The gimmick of the Fox series 24 is that the stories play out in real time over 24 hours. Entertainment Weekly reports that the producers of 24  are seriously considering a feature film version that would follow a story that unfolds in real time over two tense hours. They also forsee the possibility of extending the 24 brand into spin-off series, ala LAW AND ORDER and CSI, with any number of different heroes in different settings in stories that play out over a single day.

I see a real difference between the LAW AND ORDER branding and what has been done with CSI. The three LAW AND ORDER shows are essentially stand-alone, unique series that share the same name, music cues, and style. The three CSI shows, however, are exactly the same show set in different cities. 24 could, concievably, strike a middle ground between the two approaches to branding…only the storytelling device is the same and everything else is different. But will viewers tire of the real-time gimmick? They haven’t lost their interest in the three identical CSIs yet…

DaVinci Mania

On the eve of the release of the DAVINCI CODE movie, Publishers Weekly reports that the book is finally coming out in mass paperback…with a five million copy first printing (that’s few more than the print run for my new book, MR. MONK GOES TO THE FIREHOUSE).

Anchor Books will print a total of 5 million copies of the paperback edition of The Da Vinci Code
when the company publishes the mass market and trade paperback editions
of the huge bestseller. The company has confirmed Friday’s PW Daily report that it will release the paperback editions of Da Vinci
March 28, about seven weeks ahead of the release of the movie on May
19. The mass market edition, which Anchor is calling the movie tie-in
edition, will sell for $7.99, while the trade paper will have a $14.95

In addition, Broadway Books will issue a 200,000 copy printing for the trade paperback edition of The Da Vinci Code Special Illustrated Edition on March 28. And leaving no stone unturned, Broadway will print 200,000 copies of the trade paper edition of The Da Vinci Code Illustrated Screenplay May 19, while Doubleday will release 25,000 copies in hardcover.

Sloppy Continuity

Tonight I finally got around to watching last week’s LAW AND ORDER: SPECIAL VICTIMS UNIT.  There’s a big debate about whether or not seeing someone shoot someone makes you more comfortable shooting someone yourself. At the end of the episode, a lawyer asks the A.D.A. if she really believes that theory. The A.D.A. makes a speech about how her daddy taught her how to shoot guns and she hasn’t shot anyone yet… then again, she says,  she’s never seen anyone gunned down in front of her. But regular viewers of the show know that isn’t true. Three or four episodes back, the A.D.A. saw an entire courtroom full of people gunned down in front of her — a judge, a witness, two guards, two cops and two gunmen. In fact, NBC re-ran that episode tonight.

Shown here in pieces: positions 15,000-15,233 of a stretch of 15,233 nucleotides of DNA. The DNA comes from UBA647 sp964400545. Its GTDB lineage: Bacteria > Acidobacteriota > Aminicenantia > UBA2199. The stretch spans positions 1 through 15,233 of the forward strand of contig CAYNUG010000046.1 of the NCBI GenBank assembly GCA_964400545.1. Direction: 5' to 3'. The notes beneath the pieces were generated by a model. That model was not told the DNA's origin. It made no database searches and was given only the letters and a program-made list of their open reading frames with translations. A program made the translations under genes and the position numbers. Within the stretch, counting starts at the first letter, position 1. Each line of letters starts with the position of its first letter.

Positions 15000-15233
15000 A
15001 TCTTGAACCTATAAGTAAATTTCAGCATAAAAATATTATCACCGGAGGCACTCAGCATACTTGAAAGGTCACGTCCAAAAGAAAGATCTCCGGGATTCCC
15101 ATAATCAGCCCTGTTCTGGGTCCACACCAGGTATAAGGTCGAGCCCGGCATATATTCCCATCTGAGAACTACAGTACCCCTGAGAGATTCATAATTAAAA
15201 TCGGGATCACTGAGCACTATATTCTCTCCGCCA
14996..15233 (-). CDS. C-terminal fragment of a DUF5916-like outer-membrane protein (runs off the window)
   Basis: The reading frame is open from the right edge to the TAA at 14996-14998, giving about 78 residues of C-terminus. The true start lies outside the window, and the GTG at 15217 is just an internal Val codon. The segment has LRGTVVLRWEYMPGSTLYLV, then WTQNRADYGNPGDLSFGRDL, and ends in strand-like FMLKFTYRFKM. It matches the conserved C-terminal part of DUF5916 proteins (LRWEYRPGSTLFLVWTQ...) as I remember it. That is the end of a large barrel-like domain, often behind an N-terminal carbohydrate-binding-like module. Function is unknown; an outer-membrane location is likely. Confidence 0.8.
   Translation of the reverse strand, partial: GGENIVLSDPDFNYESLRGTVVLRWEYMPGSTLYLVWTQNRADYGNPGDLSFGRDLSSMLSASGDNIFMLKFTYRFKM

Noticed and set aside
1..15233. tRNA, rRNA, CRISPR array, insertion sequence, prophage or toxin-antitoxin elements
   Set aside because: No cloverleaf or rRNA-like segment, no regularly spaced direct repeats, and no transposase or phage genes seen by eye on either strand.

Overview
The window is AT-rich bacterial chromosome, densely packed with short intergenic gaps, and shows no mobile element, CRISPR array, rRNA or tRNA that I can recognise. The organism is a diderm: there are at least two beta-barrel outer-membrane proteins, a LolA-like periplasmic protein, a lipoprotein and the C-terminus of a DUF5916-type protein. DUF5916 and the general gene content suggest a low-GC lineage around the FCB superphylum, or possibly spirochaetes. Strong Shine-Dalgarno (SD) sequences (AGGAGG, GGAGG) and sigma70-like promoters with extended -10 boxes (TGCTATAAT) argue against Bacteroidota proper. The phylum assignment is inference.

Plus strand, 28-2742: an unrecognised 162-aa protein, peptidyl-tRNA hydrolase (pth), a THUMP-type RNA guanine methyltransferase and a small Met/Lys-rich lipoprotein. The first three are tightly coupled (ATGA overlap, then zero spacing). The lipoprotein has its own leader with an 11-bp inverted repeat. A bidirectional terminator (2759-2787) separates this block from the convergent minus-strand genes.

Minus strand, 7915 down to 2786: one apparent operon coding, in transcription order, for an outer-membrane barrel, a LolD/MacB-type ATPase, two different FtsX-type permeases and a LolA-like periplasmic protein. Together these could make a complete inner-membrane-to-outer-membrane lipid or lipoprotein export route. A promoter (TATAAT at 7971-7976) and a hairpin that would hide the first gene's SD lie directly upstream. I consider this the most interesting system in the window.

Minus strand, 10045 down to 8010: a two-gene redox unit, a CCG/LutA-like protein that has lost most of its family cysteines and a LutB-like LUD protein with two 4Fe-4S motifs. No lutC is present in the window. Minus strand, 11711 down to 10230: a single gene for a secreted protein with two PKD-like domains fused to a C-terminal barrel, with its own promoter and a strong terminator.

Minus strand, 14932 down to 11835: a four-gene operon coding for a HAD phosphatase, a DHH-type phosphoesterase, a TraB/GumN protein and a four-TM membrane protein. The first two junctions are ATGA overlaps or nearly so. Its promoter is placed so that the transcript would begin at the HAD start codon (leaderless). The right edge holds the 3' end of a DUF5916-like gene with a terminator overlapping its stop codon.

I can’t believe the producers would have made such a huge continuity gaff. All I can figure is that that last week’s episode was shot before the other one and, for whatever reason, and was aired out of production order. If that was the case, I don’t understand why the producers didn’t cut the speech or loop a new line. That’s just sloppy.

In Jennifer’s Shoes

Jennifer Weiner wonders on her blog  why audiences didn’t embrace the movie version of her book, IN HER SHOES.

It wasn’t enough to make a well-crafted, beautifully written,
wonderfully acted, heartwarming, uplifting drama. If that was true,
CINDERELLA MAN would have made a hundred million dollars, and IN HER
SHOES, although cursed with a surplus of estrogen and all of the
built-in dismissiveness that comes free with the label “chick flick”
along with it, might not have been far behind.

But these days,
to actually get butts in seats, you need sex or violence, or violent
sex (or violent, furtive gay sex, a la BROKEBACK MOUNTAIN). You need
raunchy humor, a shocking surprise ending, a real-life singer’s
addiction portrayed by an actor who developed a real-life addiction.
You need a whiff of scandal – Jessica Simpson, pre-divorce; Tom Cruise,
post-couch, Brangelina. You at least need romance. Or, barring that, an
animated chicken, or a pubescent wizard (believe me, I spent a lot of
time kicking myself for not having included either in the novel).

film about relationships between women, not women and men, that
featured not much sex, very little violence, no drug use, no
dismemberment and not much to slap the clammy flab, didn’t have much of
a chance.

For the record, I enjoyed the movie. I think it failed because it was soft and, with movie-going  as expensive and hassle-filled as it is,  it didn’t offer anything you couldn’t see for free at home. I bet a lot of folks stuck it on their "wait for the DVD" list.